Change is a constant. It’s how the teams adjust to it that will determine how the SEC shakes out.

Five Things To Know

1.) Missouri and Texas A&M enter their first seasons in the SEC. In the media poll, the Tigers were picked to finish second behind Kentucky in the league. The Aggies were tabbed 9th.

2.) Kentucky, the defending national champions, just keeps hitting the conference with quality newcomers. A four-man freshman class paired with transfers Ryan Harrow (N.C. State) and Julius Mays (Wright State) will give the Wildcats a solid shot at a repeat.

3.) Mississippi State lost five important players to graduation, going pro or transferring. In total, the Bulldogs will have to make up for 59.6 points and 28.3 rebounds lost, and you can also factor in the 10.3 assists per game lost between Rodney Hood, who transferred to Duke, and Dee Bost, who exhausted his eligibility.

4.) Along with joining a new conference, Missouri brings in almost an entirely new roster. The Tigers offseason haul included 11 newcomers, with five transfers from four-year schools. Only three players return off last season’s roster, including forward Laurence Bowers, who missed all of the 2011-12 season with a torn ACL.

5.) SEC coaching experience is at a minimum this season. Three programs will have new coaches: LSU (Johnny Jones), South Carolina (Frank Martin) and Mississippi State (Rick Ray). Four other programs, Missouri (Frank Haith), Texas A&M (Billy Kennedy), Tennessee (Cuonzo Martin) and Arkansas (Mike Anderson) have coaches that are in their second seasons in the conference.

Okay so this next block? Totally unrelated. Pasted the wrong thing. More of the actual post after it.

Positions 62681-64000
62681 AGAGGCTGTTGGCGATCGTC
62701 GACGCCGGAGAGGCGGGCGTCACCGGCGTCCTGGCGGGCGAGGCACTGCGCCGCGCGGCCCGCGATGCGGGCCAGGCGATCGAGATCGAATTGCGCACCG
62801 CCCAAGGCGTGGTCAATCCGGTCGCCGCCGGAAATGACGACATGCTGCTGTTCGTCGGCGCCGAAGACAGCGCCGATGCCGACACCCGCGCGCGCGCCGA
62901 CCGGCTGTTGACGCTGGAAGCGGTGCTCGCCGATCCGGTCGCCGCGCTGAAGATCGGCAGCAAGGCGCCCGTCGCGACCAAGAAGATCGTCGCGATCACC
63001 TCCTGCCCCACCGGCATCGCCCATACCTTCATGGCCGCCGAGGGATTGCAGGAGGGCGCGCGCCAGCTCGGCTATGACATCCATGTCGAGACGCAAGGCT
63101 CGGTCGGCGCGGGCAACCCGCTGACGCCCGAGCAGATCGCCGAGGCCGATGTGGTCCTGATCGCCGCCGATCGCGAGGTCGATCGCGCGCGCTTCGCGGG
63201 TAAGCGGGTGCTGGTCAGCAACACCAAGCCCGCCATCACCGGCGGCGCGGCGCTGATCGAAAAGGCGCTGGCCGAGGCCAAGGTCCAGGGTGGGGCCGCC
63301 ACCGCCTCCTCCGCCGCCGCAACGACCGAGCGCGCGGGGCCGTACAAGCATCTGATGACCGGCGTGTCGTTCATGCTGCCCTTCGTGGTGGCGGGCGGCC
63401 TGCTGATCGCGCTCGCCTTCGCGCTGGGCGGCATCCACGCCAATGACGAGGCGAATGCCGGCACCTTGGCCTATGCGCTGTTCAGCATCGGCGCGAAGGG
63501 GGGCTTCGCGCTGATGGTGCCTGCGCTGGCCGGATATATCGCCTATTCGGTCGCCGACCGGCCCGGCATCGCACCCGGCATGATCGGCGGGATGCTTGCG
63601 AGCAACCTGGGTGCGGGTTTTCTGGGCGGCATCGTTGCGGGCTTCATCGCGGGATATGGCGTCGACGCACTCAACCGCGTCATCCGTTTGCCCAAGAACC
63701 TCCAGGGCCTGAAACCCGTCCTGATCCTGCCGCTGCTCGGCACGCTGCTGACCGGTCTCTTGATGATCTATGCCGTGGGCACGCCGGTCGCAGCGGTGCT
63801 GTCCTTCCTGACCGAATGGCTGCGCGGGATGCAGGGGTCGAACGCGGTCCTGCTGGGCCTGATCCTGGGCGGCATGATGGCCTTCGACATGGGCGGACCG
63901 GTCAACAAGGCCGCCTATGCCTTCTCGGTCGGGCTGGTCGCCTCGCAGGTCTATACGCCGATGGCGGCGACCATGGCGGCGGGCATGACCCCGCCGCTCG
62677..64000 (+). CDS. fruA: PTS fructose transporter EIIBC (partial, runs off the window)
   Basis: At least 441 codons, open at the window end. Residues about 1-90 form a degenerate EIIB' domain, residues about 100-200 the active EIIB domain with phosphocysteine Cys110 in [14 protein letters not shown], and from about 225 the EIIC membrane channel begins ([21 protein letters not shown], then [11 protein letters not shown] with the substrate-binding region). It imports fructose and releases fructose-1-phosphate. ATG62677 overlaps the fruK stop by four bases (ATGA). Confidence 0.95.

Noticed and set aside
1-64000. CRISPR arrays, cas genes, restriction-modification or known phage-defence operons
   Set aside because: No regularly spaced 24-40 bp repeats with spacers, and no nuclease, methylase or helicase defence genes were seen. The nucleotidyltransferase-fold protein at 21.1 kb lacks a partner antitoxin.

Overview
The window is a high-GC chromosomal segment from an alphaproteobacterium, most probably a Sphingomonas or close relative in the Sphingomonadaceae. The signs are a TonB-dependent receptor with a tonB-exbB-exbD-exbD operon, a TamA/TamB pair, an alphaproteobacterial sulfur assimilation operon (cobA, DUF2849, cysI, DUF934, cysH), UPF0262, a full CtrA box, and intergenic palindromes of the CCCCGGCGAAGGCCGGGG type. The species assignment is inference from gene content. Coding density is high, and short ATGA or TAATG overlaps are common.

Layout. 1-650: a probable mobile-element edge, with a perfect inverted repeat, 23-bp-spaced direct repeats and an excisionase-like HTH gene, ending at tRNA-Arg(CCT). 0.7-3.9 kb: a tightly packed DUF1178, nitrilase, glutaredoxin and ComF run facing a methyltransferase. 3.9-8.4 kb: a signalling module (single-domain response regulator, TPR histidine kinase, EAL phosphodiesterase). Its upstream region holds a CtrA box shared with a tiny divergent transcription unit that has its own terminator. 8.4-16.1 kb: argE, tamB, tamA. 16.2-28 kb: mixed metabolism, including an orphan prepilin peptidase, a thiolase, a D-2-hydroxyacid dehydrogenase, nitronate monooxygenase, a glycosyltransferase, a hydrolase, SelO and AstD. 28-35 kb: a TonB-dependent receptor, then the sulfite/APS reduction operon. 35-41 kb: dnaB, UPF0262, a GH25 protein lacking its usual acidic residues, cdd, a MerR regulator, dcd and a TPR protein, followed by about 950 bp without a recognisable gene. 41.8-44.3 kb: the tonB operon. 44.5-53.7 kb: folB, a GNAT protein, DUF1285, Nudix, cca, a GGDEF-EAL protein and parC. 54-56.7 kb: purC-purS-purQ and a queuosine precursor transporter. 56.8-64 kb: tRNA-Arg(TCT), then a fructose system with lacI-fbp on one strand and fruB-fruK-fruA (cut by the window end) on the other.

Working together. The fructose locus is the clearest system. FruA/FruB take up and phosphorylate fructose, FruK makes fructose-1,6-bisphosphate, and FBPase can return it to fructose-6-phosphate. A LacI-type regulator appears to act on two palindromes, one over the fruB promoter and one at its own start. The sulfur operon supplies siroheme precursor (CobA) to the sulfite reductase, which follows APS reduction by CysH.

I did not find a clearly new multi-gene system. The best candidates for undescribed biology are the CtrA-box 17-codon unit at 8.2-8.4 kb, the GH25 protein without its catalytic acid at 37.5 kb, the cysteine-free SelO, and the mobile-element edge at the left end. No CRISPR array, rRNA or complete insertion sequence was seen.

Impact Newcomers

Nerlens Noel, Kentucky – The general consensus on Noel, a 6-10, 205-pound Top-5 player in the Class of 2012, is that he’s a more raw Anthony Davis, which is funny considering Davis was a freshman just a year ago. But Calipari has developed a reputation for developing big men, and Noel should be no exception.

Ryan Harrow, Kentucky – Calipari’s attack is predicated on an aggressive point guard. Harrow, a 6-2, 175-pound transfer from North Carolina State, will have to be it. He’s apparently shown flashes in practice, and being a third-year guy in the college game — with a redshirt year, obviously — he can command some respect from the youth on the team. He averaged 9.3 points and 3.3 assists for the Wolfpack two seasons ago.